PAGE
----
The extra iOS 9 goodies Apple didn't show at WWDC

Check out the iOS 9 tools for developers that Apple didn't divulge on stage during its annual developers keynote.

Lynn La Senior Editor / Reviews - Phones
Lynn La covers mobile reviews and news. She previously wrote for The Sacramento Bee, Macworld and The Global Post.
Lynn La
2 min read

Apple's Craig Federighi introducing iOS 9 to developers during the WWDC presser. Screenshot taken by Lynn La/CNET

At Apple's developers' conference keynote in San Francisco, the company's senior vice president of software engineering, Craig Federighi, highlighted a number of new tools coming to Apple's iOS 9 update.

Some of these features include a native news aggregator (aptly called News ); a refreshed user interface for the more "proactive" digital voice assistant Siri, and split-screen capabilities for the iPad.

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But Apple also quickly included a slide that listed 30 developer tools that will be available for iOS 9. While some of these features will appeal only to software professionals, others will have a direct impact on how consumers will experience their iOS devices after the update. Below are the features Apple briefly displayed during the keynote:

  • OCR accessory setup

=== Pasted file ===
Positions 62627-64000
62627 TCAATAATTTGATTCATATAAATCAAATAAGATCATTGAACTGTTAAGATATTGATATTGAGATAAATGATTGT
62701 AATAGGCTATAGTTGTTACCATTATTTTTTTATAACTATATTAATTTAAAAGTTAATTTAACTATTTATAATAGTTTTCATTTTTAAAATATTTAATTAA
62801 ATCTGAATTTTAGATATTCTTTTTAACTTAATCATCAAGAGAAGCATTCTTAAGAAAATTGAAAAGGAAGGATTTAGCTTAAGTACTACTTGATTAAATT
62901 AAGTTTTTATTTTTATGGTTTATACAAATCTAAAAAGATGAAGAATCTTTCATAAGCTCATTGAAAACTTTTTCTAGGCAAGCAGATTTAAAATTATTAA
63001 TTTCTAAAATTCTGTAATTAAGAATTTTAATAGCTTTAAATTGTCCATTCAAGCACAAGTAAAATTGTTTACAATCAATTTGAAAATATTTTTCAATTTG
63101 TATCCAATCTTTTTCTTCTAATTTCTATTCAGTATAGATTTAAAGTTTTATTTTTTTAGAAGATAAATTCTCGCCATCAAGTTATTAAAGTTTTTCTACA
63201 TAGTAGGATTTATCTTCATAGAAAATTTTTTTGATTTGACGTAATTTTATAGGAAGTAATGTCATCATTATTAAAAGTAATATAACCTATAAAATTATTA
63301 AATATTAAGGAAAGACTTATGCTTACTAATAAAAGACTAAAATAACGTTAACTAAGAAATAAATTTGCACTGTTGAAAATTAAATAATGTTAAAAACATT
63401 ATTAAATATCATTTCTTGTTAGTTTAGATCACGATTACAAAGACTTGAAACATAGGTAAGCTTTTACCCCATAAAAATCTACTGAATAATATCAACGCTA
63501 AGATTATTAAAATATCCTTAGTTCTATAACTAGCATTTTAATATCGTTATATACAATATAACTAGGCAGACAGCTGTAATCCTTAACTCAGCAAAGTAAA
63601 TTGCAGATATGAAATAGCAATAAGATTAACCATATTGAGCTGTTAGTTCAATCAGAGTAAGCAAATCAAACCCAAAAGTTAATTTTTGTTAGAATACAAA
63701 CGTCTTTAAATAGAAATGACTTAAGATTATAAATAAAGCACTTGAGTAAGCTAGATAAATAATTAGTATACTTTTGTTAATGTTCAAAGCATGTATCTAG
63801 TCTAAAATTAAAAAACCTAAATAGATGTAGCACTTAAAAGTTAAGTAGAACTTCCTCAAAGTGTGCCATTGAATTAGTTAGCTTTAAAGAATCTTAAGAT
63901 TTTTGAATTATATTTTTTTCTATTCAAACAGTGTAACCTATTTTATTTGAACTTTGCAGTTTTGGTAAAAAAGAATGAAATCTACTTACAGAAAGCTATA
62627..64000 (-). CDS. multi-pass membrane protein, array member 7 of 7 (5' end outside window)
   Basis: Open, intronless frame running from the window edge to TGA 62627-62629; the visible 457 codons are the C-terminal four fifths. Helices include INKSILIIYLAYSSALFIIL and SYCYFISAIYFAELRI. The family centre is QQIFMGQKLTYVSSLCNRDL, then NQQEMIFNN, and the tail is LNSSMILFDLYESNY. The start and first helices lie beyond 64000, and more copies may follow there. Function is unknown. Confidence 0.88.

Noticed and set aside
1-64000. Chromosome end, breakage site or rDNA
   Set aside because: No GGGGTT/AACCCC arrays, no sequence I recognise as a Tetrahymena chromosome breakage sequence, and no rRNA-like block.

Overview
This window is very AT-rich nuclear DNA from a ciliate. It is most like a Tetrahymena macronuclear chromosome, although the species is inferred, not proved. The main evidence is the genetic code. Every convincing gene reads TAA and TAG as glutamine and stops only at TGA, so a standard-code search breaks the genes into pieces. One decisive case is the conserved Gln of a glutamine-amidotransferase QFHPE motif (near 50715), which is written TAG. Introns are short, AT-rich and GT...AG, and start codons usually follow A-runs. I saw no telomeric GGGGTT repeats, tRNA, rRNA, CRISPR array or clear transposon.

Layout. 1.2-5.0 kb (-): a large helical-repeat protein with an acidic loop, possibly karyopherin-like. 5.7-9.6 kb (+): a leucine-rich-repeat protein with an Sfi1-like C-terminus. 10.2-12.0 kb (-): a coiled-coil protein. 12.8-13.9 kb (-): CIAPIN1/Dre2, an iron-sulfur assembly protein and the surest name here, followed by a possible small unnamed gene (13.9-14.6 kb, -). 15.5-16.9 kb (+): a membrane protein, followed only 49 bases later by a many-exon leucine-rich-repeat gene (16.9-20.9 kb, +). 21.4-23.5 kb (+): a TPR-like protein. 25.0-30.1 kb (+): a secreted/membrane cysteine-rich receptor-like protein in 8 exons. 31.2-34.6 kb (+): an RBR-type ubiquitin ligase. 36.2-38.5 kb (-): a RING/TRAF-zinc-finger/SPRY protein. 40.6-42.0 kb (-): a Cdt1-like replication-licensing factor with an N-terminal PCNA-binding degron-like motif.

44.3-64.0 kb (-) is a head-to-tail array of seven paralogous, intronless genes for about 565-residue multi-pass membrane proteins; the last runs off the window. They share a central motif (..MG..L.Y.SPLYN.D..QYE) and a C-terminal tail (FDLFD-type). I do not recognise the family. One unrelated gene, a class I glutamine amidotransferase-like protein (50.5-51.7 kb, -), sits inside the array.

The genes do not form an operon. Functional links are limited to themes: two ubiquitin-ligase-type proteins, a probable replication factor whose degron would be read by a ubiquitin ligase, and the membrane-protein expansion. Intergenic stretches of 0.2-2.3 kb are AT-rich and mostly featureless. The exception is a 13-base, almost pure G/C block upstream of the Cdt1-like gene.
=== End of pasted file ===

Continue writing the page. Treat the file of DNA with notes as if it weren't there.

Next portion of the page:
• Search extensibility
  • Audio unit extension
  • VPN plug-in extension
  • Swift 2
  • Map customization
  • Direct document
  • UI testing in Xcode
  • Notification actions
  • Third-party notifications
  • Sensor profile
  • App thinning
  • Motorized windows profile
  • Flyover and walk-through
  • New Health data types
  • Code coverage
  • Gaming APIs
  • Automated shades profile
  • Layout guide
  • Shortcut bar
  • Object-oriented contacts
  • New multitasking APIs
  • New HomeKit profiles
  • iCloud open in place
  • Home security profile
  • Storyboard references
  • App transport security API
  • Stack view
  • Wireless CarPlay
  • HomeKit iCloud remote access

Watch this: iOS 9 brings real multitasking to the iPad

One notable item on the list is "app thinning," which lets users download apps that are tailored to their iOS device. Because these apps are optimized, they should take up less memory and launch faster.

Another advancement to iOS 9 is the rollout of Swift 2, which is also listed above. According to CNET's Tim Stevens, as Apple's programming language for iOS and OS X, Swift 2 will have "more comprehensive error handling," and most significantly, will be available as an open-source platform. That means there will be even more apps coming to users as new developers take advantage of the language's support on multiple platforms.

For more on iOS 9, read our First Take here , and be sure to check out CNET's complete coverage of WWDC 2015.